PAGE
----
Voices in the Wilderness: Public Discourse and the Paradox of Puritan Rhetoric

Overview

What has gone wrong with discourse and deliberation in the United States? It remains monologic, argues Patricia Roberts-Miller in Voices in the Wilderness, which traces America’s dominant form of argumentation back to its roots in the rhetorical tradition of 17th-century American Puritans. A work of composition theory, rhetorical theory, and cultural criticism, this volume ultimately provides not only new approaches to argumentation and the teaching of rhetoric, composition, and communication but also an original...

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Voices in the Wilderness: Public Discourse and the Paradox of Puritan Rhetoric

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Overview

What has gone wrong with discourse and deliberation in the United States? It remains monologic, argues Patricia Roberts-Miller in Voices in the Wilderness, which traces America’s dominant form of argumentation back to its roots in the rhetorical tradition of 17th-century American Puritans. A work of composition theory, rhetorical theory, and cultural criticism, this volume ultimately provides not only new approaches to argumentation and the teaching of rhetoric, composition, and communication but also an original perspective on the current debate over public discourse

Both Jürgen Habermas and Wayne Booth—two of the most influential theorists in the domain of public discourse and good citizenry—argue for an inclusive public deliberation that involves people who are willing to listen to one another, to identify points of agreement and disagreement, and to make good faith attempts to validate any disputed claims. The Puritan voice crying in the wilderness, Roberts-Miller shows, does none of these things. To this individual of conscience engaged in a ceaseless battle of right and wrong against greedy philistines, all inclusion, mediation, and reciprocity are seen as evil, corrupting, and unnecessary. Hence, the voice in the wilderness does not in any real sense participate in public deliberation, only in public pronouncement.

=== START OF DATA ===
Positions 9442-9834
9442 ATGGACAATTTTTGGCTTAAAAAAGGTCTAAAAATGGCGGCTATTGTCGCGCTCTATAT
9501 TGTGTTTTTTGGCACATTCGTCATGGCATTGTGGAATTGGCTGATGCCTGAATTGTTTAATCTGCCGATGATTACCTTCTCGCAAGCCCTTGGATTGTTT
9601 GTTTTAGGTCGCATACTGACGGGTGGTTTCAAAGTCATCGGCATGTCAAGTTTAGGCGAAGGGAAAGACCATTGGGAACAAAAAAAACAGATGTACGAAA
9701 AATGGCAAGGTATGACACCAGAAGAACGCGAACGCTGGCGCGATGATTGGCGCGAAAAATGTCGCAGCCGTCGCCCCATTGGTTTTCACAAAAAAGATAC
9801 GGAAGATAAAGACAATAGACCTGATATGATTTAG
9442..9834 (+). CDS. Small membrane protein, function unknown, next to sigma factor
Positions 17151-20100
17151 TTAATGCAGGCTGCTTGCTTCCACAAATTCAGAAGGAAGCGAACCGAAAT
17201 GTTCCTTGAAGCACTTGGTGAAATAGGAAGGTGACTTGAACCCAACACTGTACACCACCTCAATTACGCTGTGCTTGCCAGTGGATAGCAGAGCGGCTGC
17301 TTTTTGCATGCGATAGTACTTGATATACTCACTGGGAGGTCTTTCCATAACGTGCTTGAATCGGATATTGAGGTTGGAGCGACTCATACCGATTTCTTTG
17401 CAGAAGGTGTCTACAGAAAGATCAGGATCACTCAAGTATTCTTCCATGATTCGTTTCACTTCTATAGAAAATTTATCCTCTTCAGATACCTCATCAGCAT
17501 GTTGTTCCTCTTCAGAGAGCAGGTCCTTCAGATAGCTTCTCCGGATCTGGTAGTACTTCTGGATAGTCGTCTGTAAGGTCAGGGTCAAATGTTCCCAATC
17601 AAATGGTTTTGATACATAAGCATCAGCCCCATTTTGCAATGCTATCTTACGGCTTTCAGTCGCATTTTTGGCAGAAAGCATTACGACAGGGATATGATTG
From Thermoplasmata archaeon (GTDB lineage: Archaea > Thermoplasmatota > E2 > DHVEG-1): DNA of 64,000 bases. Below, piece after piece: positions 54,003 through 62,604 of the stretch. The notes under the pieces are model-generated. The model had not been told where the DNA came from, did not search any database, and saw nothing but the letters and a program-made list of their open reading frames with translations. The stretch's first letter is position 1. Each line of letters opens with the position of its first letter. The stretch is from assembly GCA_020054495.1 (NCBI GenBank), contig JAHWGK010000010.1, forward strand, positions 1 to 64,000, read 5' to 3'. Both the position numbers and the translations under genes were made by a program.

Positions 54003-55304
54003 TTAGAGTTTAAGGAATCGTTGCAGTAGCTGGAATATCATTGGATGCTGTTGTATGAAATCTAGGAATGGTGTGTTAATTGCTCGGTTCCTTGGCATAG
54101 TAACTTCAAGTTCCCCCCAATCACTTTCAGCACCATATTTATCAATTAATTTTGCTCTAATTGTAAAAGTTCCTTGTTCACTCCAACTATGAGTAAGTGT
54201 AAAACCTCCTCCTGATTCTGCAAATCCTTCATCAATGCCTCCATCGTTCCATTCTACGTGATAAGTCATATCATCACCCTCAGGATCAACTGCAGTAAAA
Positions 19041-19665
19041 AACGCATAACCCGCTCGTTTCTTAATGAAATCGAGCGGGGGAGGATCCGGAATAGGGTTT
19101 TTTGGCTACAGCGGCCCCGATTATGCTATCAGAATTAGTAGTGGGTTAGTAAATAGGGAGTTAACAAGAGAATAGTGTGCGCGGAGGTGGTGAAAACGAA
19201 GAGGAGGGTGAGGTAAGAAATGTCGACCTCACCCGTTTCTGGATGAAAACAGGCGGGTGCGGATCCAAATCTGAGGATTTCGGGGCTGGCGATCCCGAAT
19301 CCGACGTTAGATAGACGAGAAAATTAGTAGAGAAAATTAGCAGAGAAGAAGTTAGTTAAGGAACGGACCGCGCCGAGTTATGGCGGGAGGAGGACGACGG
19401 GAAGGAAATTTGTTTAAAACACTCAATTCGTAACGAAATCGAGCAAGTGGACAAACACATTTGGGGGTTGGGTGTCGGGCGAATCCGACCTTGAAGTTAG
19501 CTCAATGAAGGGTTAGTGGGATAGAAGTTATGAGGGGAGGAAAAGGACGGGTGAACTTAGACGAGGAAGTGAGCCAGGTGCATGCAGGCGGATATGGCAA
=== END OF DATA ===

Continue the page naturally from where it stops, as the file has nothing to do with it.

Arguing that our culture’s continuing affection for the ethos of the voice crying in the wilderness is one of our more troubling inheritances from the early American ambivalence to public discourse—including the Puritan denigration of rhetoric—Roberts-Miller contends that the monologic discourse of the Puritans in fact contains within it arguments for dialogism. Thus, the history of rhetoric can provide much richer fields for reimagining discourse than heretofore credited. Roberts-Miller concludes by extending her findings into their practical applications for argumentation in the public sphere and in the composition classroom.

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Editorial Reviews

From the Publisher

“This book examines what has gone wrong with public discourse and deliberation in the United States using the American Puritans as a case study that informs our understanding of current practice.” –Gregory Clark, Brigham Young University

Voices in the Wilderness contributes to the expansion of research beyond the history of ideas about rhetoric to examine the rhetorical and ethical practices of more diverse traditions. Roberts-Miller’s analysis will be of particular interest to scholars working on theories of the public sphere and histories of religious rhetorics.” —Rhetoric Society Quarterly

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Product Details

  • ISBN-13: 9780817357801
  • Publisher: University of Alabama Press
  • Publication date: 5/12/2014
  • Edition description: 1st Edition
  • Edition number: 2
  • Pages: 224
  • Product dimensions: 6.00 (w) x 8.90 (h) x 0.70 (d)

Meet the Author

Patricia Roberts-Miller is Assistant Professor of Rhetoric and Composition at the University of Missouri-Columbia.

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Table of Contents

Preface
1 Ghost in the Sphere 1
2 The Ontic Logos, Predestination, and Aims of Probability 10
3 The Place of the Opposition 44
4 Sugaring of Rhetoric 83
5 Prophets in a Howling Wilderness 118
6 Arguments with Voices in the Wilderness 157
Notes 181
Works Cited 193
Index 205
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